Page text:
The vet did remove the tube a few days ago, and Kita continues to rest and recover.

"She is in much better spirits now."

Photo of Kita by Elias Weiss Friedman.

Previously on EV Grieve:
Meet Kita

The further adventures of Kita the Wonder Dog of East 10th Street

The further (often truly) amazing adventures of Kita the Wonder Dog of East 10th Street

Happy holidays from Kita the Wonder Dog of East 10th Street

Kita the Wonder Dog of East 10th Street has her first ever annual checkup

Holiday greetings from Kita the Wonder Dog of East 10th Street

Summer greetings from Kita the Wonder Dog of East 10th Street

Kita the Wonder Dog of East 10th Street is on the mend!

As the Church of the Nativity closes for good tonight, take a look at the original structure

As previously reported, the Roman Catholic Archdiocese of New York is closing the Church of the Nativity at 44 Second Ave. between East Second Street and East Third Street.

The final mass is tonight at 7.

On this occasion, volunteers posted a photo of the the original Church of the Nativity building. Via Facebook yesterday:

The first church, located at 48 Second Avenue, was built in 1832 as the Second Avenue Presbyterian Church. In 1842 it was sold to the newly formed Nativity Parish. This building was demolished in 1970 after a fire. It was rebuilt by hardworking parishioners — hence the new, smaller church built with cinder blocks now located at 44 Second Avenue.

The Church of the Nativity is merging with Most Holy Redeemer on East Third Street between Avenue A and Avenue B. In total, as amNY reported: "New York City's 112 parishes will be consolidated into just 55 new parishes due to 'changing demographics' and a shortage of priests available to say mass."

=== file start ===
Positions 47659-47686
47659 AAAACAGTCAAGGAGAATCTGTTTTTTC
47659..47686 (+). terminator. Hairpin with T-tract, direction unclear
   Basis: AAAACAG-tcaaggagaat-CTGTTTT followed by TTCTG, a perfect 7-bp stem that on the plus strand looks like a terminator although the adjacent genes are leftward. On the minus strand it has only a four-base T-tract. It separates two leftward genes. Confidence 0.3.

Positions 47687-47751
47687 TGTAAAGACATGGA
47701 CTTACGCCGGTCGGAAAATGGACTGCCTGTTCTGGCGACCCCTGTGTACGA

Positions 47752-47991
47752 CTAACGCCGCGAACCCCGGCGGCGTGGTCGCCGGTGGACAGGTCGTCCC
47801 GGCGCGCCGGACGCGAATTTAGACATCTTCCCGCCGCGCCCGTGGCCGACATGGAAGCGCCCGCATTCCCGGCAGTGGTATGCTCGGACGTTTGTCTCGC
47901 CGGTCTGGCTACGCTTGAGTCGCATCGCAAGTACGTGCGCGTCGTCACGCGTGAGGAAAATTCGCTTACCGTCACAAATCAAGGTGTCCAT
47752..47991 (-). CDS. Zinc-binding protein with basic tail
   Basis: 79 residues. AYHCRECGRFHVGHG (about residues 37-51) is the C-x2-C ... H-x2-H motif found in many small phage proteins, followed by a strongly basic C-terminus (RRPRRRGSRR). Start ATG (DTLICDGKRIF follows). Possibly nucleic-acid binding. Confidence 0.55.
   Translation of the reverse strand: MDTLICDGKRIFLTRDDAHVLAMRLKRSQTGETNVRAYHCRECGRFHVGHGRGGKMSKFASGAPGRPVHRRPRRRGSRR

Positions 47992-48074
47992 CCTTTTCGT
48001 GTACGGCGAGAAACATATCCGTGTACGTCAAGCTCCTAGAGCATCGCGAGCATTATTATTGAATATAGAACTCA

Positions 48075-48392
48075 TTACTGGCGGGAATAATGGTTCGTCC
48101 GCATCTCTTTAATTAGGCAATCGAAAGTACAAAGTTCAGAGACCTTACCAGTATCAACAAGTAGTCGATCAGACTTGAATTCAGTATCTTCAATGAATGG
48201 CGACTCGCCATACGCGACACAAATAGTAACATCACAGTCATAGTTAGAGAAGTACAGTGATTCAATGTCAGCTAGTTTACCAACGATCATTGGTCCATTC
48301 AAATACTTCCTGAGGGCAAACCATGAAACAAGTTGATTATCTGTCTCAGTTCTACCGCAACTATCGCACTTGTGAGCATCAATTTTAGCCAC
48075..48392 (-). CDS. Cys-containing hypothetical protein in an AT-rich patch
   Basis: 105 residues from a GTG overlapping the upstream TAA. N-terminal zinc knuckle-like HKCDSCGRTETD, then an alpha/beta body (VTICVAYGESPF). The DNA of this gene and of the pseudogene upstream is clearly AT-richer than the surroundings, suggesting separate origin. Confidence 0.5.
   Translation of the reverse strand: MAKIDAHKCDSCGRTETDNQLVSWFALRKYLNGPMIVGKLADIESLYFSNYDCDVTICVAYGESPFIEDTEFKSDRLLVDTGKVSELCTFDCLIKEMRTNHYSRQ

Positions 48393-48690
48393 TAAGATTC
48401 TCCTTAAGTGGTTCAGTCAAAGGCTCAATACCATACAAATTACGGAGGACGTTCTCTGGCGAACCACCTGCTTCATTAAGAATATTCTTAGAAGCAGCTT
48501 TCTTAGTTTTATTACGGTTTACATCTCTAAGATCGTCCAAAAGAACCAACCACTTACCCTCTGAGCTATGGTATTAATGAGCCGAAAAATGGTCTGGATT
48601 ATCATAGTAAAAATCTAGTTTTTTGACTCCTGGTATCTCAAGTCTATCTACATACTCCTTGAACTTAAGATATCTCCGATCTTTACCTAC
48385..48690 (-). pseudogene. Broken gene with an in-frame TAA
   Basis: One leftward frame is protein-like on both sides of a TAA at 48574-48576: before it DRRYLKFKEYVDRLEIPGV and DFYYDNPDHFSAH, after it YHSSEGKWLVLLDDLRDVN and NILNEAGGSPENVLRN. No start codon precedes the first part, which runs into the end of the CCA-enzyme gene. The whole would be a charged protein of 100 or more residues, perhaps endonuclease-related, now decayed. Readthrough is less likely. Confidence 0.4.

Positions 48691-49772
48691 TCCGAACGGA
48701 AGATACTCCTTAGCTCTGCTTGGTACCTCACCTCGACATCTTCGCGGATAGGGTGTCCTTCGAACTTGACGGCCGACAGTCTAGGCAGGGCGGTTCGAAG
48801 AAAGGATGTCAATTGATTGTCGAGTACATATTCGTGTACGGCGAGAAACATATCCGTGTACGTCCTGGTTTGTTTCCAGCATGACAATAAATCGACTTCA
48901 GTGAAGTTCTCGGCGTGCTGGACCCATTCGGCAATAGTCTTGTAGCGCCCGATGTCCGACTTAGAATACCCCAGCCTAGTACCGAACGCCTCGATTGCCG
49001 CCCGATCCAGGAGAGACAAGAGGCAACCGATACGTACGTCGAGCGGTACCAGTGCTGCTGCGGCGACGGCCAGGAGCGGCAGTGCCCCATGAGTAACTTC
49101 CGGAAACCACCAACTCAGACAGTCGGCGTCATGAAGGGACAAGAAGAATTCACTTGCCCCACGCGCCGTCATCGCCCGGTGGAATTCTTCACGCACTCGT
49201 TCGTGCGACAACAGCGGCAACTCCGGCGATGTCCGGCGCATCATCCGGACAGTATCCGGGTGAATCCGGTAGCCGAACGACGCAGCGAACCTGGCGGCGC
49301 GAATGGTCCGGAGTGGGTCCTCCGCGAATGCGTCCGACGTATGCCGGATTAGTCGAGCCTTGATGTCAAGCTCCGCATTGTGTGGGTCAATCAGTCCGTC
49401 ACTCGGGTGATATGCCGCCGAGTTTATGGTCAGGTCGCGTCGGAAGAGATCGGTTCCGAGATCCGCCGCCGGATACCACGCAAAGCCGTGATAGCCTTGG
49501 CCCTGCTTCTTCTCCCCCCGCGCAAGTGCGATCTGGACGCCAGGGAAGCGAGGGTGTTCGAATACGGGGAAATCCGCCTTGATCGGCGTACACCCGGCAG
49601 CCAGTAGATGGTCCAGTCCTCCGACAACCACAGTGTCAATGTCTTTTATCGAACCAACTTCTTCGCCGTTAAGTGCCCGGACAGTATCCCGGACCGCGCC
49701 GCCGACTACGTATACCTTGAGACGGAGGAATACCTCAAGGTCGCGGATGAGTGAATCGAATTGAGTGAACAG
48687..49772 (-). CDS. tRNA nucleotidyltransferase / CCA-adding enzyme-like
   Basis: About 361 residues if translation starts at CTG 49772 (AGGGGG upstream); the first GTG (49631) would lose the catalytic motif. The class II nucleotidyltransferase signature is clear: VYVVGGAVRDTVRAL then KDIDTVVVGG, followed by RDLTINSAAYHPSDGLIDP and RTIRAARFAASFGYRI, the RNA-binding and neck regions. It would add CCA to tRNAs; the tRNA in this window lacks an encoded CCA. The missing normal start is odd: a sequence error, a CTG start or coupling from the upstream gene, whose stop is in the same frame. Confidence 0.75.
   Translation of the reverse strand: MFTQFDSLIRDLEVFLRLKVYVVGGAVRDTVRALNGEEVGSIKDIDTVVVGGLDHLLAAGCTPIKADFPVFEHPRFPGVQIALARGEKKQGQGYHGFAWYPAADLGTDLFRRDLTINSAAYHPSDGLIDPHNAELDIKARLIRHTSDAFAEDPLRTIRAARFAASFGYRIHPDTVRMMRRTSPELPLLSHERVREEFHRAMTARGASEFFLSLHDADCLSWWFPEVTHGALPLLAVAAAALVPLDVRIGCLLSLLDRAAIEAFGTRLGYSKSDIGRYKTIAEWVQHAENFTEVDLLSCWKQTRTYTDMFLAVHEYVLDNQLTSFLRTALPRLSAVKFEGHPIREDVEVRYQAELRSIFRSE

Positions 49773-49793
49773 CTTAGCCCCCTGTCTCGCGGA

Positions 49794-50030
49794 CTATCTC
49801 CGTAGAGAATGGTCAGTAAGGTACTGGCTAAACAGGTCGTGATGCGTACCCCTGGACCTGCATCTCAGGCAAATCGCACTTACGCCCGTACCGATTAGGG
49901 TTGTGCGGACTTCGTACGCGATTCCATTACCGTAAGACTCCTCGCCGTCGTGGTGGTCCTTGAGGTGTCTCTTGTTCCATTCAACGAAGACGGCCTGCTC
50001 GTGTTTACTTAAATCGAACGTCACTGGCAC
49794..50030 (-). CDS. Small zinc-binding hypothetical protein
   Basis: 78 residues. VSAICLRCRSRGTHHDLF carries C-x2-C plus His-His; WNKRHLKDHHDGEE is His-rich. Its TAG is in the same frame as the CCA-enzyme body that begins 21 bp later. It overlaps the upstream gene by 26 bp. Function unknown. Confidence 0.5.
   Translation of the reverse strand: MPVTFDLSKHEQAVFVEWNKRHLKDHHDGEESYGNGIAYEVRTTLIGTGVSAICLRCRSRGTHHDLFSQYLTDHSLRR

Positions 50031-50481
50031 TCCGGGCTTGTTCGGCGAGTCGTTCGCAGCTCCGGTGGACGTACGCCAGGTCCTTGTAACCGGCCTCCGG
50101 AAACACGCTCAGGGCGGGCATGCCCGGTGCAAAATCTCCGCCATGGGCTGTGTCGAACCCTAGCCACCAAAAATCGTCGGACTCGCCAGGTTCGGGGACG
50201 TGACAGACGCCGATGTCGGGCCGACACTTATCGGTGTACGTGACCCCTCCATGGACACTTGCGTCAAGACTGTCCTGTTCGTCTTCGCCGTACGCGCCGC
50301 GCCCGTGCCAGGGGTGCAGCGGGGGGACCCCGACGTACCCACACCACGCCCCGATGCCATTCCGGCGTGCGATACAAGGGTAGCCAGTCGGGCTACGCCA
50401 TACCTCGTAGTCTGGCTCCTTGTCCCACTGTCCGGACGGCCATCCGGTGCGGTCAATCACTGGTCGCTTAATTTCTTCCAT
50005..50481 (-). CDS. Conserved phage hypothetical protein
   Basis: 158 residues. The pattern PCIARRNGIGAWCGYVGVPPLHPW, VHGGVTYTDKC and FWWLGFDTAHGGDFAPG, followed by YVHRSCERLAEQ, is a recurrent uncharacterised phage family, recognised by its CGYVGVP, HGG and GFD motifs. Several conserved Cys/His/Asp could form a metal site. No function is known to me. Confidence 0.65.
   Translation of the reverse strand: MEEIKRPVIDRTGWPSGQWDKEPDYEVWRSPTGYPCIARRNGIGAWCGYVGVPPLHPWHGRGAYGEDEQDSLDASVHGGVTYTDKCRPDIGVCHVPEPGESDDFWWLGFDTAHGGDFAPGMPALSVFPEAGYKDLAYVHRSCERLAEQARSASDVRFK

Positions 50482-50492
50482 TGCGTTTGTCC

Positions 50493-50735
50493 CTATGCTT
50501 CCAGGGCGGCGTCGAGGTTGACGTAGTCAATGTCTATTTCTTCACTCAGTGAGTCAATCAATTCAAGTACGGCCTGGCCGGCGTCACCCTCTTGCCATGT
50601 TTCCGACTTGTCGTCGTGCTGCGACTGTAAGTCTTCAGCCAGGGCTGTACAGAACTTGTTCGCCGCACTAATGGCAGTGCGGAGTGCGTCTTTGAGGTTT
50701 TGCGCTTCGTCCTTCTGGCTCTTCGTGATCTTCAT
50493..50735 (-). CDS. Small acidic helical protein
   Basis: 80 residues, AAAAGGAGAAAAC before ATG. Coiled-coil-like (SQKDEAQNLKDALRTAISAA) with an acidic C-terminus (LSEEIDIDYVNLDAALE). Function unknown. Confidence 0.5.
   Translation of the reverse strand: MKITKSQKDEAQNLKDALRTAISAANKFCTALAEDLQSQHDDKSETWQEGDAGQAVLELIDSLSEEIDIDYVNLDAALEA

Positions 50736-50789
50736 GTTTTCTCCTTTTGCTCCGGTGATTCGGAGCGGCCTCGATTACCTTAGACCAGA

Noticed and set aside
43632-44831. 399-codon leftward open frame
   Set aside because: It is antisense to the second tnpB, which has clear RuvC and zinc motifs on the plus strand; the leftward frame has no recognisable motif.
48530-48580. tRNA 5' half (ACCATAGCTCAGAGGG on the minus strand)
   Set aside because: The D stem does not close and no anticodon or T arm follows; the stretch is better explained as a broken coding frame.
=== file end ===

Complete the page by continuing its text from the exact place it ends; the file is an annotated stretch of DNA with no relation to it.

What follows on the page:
Reminders: The 3rd annual MoRUS film festival starts tomorrow

As we've been reporting, the Museum of Reclaimed Urban Space (MoRUS) has partnered with community and activist groups to present I [heart] NRCHY: Subversion & The City, which runs tomorrow through Aug. 8.

Visit the MoRUS website here for more details on the screenings, which take place each night at 8.

Last day for Alex Shoe Repair on 2nd Avenue

Back in February we reported that Icon Realty was the new owner of 57 Second Ave., the 10-story building between East Third Street and East Fourth Street.

This meant that the two retail tenants — Alex Shoe Repair and Allied Hardware, who were both on a month-to-month lease — would not be around much longer.

Well, today is the last day for Alex Shoe Repair.

Earlier this week, the Lo-Down published an interview with the shop's proprietor:

Born and raised in Uzbekistan in a Jewish family with four brothers and five sisters, Amnun “Alex” Kariyev immigrated to Chicago where he worked in a cable manufacturing company. Looking to run a business of his own, he went to school at night to learn the art of shoe repair.

Alex came to New York City and in 1986 set up shop on Second Avenue. When he started out, the rent was only $1,000, which might seem very low for the nicely proportioned 1,000 square foot space. But back then, Alex recalls, all of lower Second Avenue below 4th Street was “a no man’s land.”


He bears no grudge against Icon Realty, who have given him his final month in the location free of charge. Having lived through the brand of Communism imposed by the former USSR, Alex says he believes in capitalism and that — at the price Icon paid for the property — they have the right to make money.

Alex was paying $4,000 a month in rent. The new asking rent is $14,000.

This Alex is now sending his customers to the unrelated Alex Shoe Repair at 71 First Ave. between East Fourth Street and East Fifth Street.

Previously on EV Grieve:
57 Second Ave. hits the market for $30 million

Reader report: Icon Realty new owner of 57 Second Ave.

CVS has teamed up with Watson, IBM’s supercomputer

[Doctored file photo]

Earlier this month, news broke that CVS would be the first retail tenant at 51 Astor Place/the IBM Watson Building/Death Star.

Apparently CVS and IBM's Watson have bigger plans. The Washington Post had the news yesterday:

IBM is teaming with CVS Health to harness the power of the Watson supercomputing brain to transform how the care of patients with chronic conditions is managed.